Most of the time, specialist terms used in technical and scientific documents cannot be enumerated in advance. Scientific naming in many domains such as Chemistry, biology, Astronomy, etc. follows nomenclatures and conventions which are highly generative. Similarly, citations to bibliographical items (articles, patents, etc.) present a very high variability. All these expressions are essential to the scientific communication and, as a consequence, to scientific information access tools.
Machine learning techniques are particularly adapted and efficient for recognizing these kind of terms and are used by all our dedicated modules.
Recognition and normalization of quantities
The expressions of quantities and measurement are fundamental in STEM and can be viewed as a particular nomenclature. Identifying and normalizing these expressions into SI base units make possible a vast range of applications, in particular to search quantities in document collections, to apply numerical data mining techniques, or to extract automatically knowledge about experimental conditions.
grobid-quantities recognizes in textual documents (text, PDF, XML) expressions of measurements (e.g. pressure, temperature, etc.), then parses, normalizes them, and finally converts these measurements into SI units. For English, the tool supports more than 120 base units and expressions of atomic, interval and lists of values. In addition, grobid-quantities tries to identify and attached to the measurements the “quantified” substance or objects.
These normalized measurement can then be exploited by search or data mining tools. Our front-end search tool dedicated to scholar articles for instance allows to express search queries including quantity criteria (e.g. interval) which are then processed with the range query search possibilities of ElasticSearch to retrieve and rank matching documents annotated beforehand by grobid-quantities.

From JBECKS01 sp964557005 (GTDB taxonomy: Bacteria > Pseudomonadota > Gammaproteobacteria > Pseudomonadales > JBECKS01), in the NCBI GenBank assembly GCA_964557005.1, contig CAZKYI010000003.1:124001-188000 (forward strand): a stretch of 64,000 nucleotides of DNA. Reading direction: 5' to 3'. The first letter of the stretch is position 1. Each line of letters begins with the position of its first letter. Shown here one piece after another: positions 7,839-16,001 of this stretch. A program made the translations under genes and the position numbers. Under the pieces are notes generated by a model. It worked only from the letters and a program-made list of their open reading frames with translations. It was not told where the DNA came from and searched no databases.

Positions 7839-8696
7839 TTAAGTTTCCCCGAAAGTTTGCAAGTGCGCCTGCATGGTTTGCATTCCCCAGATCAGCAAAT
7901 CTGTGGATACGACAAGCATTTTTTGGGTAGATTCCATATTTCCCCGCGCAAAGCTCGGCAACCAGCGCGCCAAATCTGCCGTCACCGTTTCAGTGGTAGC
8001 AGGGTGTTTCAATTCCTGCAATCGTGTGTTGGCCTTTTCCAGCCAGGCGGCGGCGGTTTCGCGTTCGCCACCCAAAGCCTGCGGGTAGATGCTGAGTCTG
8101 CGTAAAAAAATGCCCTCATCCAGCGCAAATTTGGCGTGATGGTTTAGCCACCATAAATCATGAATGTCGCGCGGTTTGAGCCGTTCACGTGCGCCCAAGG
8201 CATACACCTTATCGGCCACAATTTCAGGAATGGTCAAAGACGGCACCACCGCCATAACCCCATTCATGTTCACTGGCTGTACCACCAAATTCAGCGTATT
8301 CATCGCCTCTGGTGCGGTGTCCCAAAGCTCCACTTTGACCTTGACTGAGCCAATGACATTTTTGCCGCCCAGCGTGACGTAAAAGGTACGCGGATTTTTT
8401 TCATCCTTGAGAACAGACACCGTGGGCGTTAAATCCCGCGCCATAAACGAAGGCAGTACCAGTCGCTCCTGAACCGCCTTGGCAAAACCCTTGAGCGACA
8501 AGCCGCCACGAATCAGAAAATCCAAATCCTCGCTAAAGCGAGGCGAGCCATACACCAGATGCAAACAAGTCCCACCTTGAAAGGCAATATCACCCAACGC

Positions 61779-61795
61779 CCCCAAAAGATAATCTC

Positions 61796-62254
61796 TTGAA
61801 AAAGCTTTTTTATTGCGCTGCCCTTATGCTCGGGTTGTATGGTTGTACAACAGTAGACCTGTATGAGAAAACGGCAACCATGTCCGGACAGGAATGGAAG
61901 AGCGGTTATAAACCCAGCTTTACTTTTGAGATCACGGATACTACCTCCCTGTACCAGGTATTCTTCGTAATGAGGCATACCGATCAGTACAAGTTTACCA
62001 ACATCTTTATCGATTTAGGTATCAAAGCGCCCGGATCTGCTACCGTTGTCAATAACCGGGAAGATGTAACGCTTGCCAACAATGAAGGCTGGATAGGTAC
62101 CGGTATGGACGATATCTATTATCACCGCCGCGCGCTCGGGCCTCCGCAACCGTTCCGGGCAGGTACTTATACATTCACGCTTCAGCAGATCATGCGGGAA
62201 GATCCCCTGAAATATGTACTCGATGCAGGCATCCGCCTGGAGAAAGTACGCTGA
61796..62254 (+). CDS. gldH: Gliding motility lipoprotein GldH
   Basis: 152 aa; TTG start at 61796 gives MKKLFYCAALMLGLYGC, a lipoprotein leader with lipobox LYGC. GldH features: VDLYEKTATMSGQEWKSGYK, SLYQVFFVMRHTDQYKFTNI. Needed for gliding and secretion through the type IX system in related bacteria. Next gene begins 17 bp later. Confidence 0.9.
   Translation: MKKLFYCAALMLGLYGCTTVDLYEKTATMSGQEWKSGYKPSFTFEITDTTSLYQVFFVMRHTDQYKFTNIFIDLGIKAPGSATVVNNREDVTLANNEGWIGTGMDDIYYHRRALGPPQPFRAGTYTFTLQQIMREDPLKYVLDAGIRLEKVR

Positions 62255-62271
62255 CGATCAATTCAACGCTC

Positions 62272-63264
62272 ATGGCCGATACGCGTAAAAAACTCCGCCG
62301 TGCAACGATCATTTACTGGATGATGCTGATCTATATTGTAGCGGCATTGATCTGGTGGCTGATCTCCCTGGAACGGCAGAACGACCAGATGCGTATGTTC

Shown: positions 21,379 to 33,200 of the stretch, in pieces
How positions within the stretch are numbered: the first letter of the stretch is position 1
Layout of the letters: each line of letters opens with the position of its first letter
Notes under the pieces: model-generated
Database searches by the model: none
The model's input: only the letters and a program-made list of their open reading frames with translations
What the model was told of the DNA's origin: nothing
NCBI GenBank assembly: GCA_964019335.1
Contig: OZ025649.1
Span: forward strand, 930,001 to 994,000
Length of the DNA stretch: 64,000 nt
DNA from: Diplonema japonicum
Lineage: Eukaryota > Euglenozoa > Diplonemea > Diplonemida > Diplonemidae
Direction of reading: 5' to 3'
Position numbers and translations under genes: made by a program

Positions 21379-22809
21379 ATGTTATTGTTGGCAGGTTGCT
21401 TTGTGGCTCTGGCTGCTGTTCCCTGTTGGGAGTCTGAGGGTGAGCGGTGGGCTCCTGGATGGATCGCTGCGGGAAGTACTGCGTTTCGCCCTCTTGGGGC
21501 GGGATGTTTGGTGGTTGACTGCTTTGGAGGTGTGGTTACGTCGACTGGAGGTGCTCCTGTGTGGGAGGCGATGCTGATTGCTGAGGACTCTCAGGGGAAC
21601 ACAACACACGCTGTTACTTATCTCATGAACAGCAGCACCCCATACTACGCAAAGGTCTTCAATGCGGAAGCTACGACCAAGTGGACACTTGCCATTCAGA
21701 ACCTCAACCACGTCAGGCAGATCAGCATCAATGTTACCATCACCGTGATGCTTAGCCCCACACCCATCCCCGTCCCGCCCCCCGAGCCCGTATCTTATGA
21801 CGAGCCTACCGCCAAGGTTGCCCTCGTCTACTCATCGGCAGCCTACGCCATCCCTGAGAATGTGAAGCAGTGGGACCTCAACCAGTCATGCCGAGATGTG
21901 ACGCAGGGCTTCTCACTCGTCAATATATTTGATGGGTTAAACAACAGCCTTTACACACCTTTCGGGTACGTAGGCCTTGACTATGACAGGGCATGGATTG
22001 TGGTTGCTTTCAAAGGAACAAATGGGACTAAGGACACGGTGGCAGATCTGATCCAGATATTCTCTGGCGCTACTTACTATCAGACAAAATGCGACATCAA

Recognition and extraction of software mentions
Software is today a major form of scientific contribution, however remaining relatively invisible. When software uses are mentioned in articles, due to the lack of standard for software citations, those mentions are often informal. Without possible bibliometrics, the impact of a research software cannot be acknowledged and the incentive of developing and sharing open source research software is today limited for researchers.
In the context of the Softcite project led by James Howison from the University of Texas at Austin and in collaboration with Impactstory, we are developing an Open Source component for recognizing in text and in PDF any mentions of software, together with the associated software attributes such as number version, author, url, version date and related bibliographical citation.
The module performs structure-aware PDF document annotation, exploiting the coordinates of the mentions in the PDF for displaying interactive annotations directly on top the PDF layout, and populating a software knowledge base. Taking advantage of the integration of DeLFT in GROBID, we use a state of the art Deep Learning model (BiLSTM-CRF with ELMo embeddings) and perform the recognition of the software attributes with a f-score currently between 75 and 80%.
When possible, software entities are disambiguated against Wikidata and associated with the bibliographical references introduced in the context of the mention.